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MuckUp

Updated 6/1/19

Editors at literary journals spend countless (and often thankless!) hours reading through hundreds of short story submissions from writers who hope to get published. But at Writer’s Relief, we know that many of these stories get tossed into the “thanks, but no thanks” pile relatively quickly. Why? Certain short story deal-breakers pop up again and again in submissions. Here are the elements that will muck up your chances of getting your short story published!

5 Short Story Writing Mistakes You Must Avoid

Unchecked verbosity. Good writers write. Excellent writers rewrite. They make every word count. Editors loathe submissions that exhibit sloppy word choices and poorly constructed sentences. There are many techniques you can use to ditch verbal gobbledygook in your short stories and make your prose more efficient (fewer words, more meaning).

Lack of voice. Editors love short stories written by writers who have something to say—and a unique way of saying it. When you find your authentic voice as a writer, editors will sit up and take note.

Forgettable characters. Some writers (and readers!) argue that character is at the heart of all good stories; everything within a story stems from character. If you want your story to catch the eyes (and hearts) of readers, you must create memorable characters.

Lack of originality. In the world of literary journals, many themes have been written about again and again. Death. Love. Money. You name it. After a while, editors grow weary of seeing the same old themes explored in the same old ways. To dazzle editors (and readers), find out what other writers are saying on timeless themes. Then, explore those themes in a way that is fresh and new!

A “what’s-the-point” factor. If, when reading a story, an editor doesn’t feel recognition, sympathy, rage, regret, etc., the story probably won’t have a good shot at getting published. In the hands of a great writer, a story isn’t just a vehicle of change for a character; it changes readers too. What do your stories have to say about the world that will leave readers drop-jawed and born anew?

A Note About Short Story Submission Strategies

Even the best short story will fail to be published if the writer can’t muster the focus, energy, and professionalism to get submissions out the door. If you submit a great short story to only a dozen markets, you’ve barely scratched the surface of the publishing opportunities available. And if you submit to the wrong editors (or if you submit with typos or other silly mistakes), your amazing story won’t be at the top of any editor’s publishing wish list.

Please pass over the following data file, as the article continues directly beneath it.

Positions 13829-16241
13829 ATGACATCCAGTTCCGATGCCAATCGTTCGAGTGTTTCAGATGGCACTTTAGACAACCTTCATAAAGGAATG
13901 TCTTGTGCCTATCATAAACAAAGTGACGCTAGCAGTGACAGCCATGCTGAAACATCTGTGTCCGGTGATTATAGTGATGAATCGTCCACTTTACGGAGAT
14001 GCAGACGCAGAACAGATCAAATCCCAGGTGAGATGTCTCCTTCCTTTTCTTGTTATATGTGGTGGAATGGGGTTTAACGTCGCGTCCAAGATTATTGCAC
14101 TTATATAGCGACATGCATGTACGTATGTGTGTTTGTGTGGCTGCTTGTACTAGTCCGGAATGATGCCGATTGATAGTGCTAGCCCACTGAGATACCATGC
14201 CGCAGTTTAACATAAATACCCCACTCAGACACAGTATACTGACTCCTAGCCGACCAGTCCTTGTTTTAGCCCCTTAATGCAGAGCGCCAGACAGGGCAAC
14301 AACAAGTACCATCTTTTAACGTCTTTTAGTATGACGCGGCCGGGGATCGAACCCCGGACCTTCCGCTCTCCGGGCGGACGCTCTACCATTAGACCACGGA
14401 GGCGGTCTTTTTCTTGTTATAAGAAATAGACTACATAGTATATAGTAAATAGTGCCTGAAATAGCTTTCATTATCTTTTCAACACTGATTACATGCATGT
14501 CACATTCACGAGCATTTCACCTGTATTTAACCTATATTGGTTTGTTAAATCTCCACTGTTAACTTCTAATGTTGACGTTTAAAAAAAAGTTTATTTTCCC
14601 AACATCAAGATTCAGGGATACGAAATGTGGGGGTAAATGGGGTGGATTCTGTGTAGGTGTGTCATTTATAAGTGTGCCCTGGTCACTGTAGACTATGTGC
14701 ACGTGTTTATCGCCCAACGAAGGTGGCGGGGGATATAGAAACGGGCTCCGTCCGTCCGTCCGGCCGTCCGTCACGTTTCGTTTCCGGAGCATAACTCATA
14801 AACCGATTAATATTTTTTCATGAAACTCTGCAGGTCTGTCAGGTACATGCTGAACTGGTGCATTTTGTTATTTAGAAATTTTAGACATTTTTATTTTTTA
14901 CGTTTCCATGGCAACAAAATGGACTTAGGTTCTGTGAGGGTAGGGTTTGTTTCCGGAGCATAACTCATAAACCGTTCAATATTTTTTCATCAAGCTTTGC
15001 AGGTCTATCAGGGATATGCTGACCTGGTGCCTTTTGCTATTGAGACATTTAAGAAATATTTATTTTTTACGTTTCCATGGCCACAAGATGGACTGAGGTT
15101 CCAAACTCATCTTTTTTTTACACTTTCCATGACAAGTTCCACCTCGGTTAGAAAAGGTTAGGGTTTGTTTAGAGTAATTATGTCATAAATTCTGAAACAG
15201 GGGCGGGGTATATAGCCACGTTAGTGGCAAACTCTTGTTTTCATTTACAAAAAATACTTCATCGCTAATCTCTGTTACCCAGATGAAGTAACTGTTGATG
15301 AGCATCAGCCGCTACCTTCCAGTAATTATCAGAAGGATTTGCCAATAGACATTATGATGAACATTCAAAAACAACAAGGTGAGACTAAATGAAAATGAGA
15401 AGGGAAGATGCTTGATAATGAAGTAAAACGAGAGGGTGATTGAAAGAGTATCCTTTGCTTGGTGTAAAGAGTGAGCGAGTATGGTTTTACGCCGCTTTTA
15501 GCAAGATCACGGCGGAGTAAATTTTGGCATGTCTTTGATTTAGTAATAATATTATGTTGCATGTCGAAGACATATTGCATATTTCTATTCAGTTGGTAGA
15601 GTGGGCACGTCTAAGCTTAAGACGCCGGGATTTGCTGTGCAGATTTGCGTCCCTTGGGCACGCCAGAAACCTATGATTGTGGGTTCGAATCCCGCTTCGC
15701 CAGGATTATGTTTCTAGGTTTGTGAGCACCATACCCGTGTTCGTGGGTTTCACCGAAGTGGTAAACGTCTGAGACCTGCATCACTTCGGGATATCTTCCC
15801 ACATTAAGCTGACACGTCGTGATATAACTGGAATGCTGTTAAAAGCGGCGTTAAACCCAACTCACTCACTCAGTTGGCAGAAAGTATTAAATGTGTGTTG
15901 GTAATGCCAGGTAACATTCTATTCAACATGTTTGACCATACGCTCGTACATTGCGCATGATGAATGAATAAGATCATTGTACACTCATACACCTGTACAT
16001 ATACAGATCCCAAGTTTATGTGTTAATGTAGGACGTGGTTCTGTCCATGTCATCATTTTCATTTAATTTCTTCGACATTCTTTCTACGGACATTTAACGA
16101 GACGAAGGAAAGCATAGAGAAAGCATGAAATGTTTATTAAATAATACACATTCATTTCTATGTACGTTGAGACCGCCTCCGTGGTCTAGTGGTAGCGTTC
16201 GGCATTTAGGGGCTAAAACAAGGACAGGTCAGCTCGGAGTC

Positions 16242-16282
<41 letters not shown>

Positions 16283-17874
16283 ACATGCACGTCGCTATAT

Learn more about how to develop a strong submission strategy that gets results. Or contact Writer’s Relief and discover how we can help you get published via professional submissions.

QUESTION: What element of a short story is most important to you?

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2 Comments

  1. Wendy

    I don’t think editors are concerned enough with the “what’s the point” factor. I’ve read some published stories only to go “what did I just read?” afterward. I’ve read “SF/F” that was neither “science” nor “fantasy”–nor anything close to either genre.

    Reply
  2. Victoria Leigh Bennett

    Tori. I don’t mean to be a copycat, but I strongly agree with Wendy about the “what’s the point” factor–I find that in prose as in poetry in the post-post-modern or the contemporary writing scene, there is much that is too needlessly obscure and meant for only one reader (the writer him- or herself). It reminds me sometimes of what Picasso said about modern art–that it was sometimes hard to come up with an aesthetics of it because it could be so easily faked; for example, was the person producing the art really a competent draftsperson who could produce a real drawing, or someone just slinging paint at a canvas and calling it art? A key point to know about some contemporary fiction that’s got too private a focus, too.

    Reply

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